Green Tea

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Green Tea Safety and Side Effects

Green tea is safe for most adults. Green tea extract seems to be safe for most people for short-term use. In some people, green tea can cause stomach upset and constipation. Green tea extracts have been reported to cause liver problems.

Too much green tea, such as more than five cups per day, can cause side effects because of the caffeine. These side effects can range from mild to serious and include headache, nervousness, sleep problems, vomiting, diarrhea, irritability, irregular heartbeat, tremor, heartburn, dizziness, ringing in the ears, convulsions, and confusion. Green tea seems to reduce the absorption of iron from food.

If you are pregnant or breastfeeding, green tea in small amounts is probably not harmful. Do not drink more than 2 cups a day of green tea. This amount of tea provides about 200 mg of caffeine. Consuming more than this amount has been linked to an increased risk of miscarriage and other negative effects...

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What other names is Green Tea known by?

Camellia sinensis, Camellia thea, Camellia theifera, Constituant Polyphénolique de Thé Vert, CPTV, EGCG, Epigallo Catechin Gallate, Épigallo-Catéchine Gallate, Epigallocatechin Gallate, Extrait de Camellia Sinensis, Extrait de Thé, Extrait de Thé Vert, Extrait de Thea Sinensis, Green Sencha Tea, Green Tea Extract, Green Tea Polyphenolic Fraction, GTP, GTPF, Japanese Tea, Kunecatechins, Poly E, Polyphenon E, PTV, Té Verde, Tea, Tea Extract, Tea Green, Thé, Thé de Camillia, Thé Japonais, Thé Vert, Thé Vert de Yame, Thé Vert Sensha, Thea bohea, Thea sinensis, Thea viridis, Yame Green Tea, Yame Tea.

What is Green Tea?

Green tea is a product made from the Camellia sinensis plant. The fresh leaves are used to make medicine.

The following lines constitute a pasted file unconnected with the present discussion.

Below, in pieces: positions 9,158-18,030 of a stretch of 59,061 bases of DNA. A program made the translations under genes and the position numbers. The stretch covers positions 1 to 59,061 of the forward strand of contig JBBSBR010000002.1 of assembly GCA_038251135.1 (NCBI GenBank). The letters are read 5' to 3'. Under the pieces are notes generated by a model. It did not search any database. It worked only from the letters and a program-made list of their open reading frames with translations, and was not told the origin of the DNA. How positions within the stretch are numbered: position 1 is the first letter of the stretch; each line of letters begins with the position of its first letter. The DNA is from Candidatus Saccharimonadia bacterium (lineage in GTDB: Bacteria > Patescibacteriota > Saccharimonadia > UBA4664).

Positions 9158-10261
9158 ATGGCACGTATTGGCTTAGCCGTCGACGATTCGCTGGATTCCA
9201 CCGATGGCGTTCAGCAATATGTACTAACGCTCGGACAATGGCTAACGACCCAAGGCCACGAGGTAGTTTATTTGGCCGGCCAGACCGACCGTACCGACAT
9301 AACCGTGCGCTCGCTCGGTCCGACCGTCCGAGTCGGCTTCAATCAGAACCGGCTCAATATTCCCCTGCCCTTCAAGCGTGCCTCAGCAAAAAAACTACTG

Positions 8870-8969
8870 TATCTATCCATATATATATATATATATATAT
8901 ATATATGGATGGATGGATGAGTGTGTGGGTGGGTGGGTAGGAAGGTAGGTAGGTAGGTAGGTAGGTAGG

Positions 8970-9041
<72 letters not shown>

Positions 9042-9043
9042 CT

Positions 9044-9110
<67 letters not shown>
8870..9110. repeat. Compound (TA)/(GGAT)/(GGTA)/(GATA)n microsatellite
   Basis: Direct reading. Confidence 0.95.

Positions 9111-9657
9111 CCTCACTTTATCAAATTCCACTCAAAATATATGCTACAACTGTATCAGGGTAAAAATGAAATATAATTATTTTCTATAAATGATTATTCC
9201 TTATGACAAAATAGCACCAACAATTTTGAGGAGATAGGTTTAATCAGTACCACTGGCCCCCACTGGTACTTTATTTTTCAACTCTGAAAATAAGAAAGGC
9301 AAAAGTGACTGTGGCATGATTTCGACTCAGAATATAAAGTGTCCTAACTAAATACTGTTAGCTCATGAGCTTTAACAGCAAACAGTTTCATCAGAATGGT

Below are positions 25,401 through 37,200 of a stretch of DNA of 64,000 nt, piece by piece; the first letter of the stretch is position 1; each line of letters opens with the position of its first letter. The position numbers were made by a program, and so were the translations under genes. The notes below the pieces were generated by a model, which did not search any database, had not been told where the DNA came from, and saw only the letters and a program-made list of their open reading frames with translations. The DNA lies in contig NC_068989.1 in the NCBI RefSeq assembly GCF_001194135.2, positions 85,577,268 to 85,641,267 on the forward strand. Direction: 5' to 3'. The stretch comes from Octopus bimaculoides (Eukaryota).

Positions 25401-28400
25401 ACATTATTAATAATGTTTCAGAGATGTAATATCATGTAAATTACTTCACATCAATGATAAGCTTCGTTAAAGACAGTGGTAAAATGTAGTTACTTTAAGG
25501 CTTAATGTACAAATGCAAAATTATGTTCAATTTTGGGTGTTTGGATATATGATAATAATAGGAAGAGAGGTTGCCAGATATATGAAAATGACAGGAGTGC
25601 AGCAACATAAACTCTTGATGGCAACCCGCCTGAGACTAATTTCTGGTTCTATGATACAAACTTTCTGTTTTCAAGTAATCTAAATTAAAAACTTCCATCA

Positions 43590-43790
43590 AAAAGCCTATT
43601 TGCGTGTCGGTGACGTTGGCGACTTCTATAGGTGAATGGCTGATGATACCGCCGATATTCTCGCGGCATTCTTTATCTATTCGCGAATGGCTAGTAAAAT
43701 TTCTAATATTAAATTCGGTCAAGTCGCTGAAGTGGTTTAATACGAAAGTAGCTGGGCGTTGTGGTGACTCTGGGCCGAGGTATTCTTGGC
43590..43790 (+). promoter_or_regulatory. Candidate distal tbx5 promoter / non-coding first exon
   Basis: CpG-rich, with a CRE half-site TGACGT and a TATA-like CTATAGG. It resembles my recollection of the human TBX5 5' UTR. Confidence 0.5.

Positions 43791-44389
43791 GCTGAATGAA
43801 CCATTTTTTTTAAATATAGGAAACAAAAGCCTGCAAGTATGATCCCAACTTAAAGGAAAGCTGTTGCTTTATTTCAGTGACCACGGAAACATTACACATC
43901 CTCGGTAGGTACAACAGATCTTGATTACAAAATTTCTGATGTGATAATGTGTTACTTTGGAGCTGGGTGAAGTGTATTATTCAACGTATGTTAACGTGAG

Is Green Tea effective?

There is some scientific evidence that drinking green tea can improve thinking skills, and might help lower cholesterol and other fats called triglycerides. Green tea consumption might also prevent or delay Parkinson's disease and possibly help to prevent cancer of the bladder, esophagus, and pancreas. But green tea does not seem to help prevent stomach cancer.

There isn't enough information to know if green tea is effective for the other conditions people use it for including: kidney disease, heart disease, kidney stones, tooth decay, and others.

Likely Effective for...

  • Genital warts. A specific green tea extract ointment (Veregen, Bradley Pharmaceuticals) is FDA-approved for treating genital warts.
  • Increasing mental alertness, due to the caffeine content of green tea.

Possibly Effective for...

  • Preventing dizziness upon standing up (orthostatic hypotension) in older people.
  • Preventing bladder, esophageal, ovarian, and pancreatic cancers.
  • Reducing the risk of Parkinson's disease.
  • Decreasing high levels of fat in the blood (hyperlipidemia).
  • Reducing abnormal development and growth of cells of the cervix (cervical dysplasia) caused by human papilloma virus (HPV) infection.
  • Low blood pressure. Green tea might help in elderly people who have low blood pressure after eating.

Possibly Ineffective for...

  • Preventing colon cancer.

Insufficient Evidence to Rate Effectiveness for...

  • Weight loss, high blood pressure, heart disease prevention, stroke prevention, osteoporosis, type 2 diabetes, skin cancer, breast cancer, lung cancer, stomach cancer, dental cavities, gingivitis, kidney stones, prostate cancer, diarrhea, chronic fatigue syndrome (CFS), and other conditions.

Natural Medicines Comprehensive Database rates effectiveness based on scientific evidence according to the following scale: Effective, Likely Effective, Possibly Effective, Possibly Ineffective, Likely Ineffective, and Insufficient Evidence to Rate (detailed description of each of the ratings).


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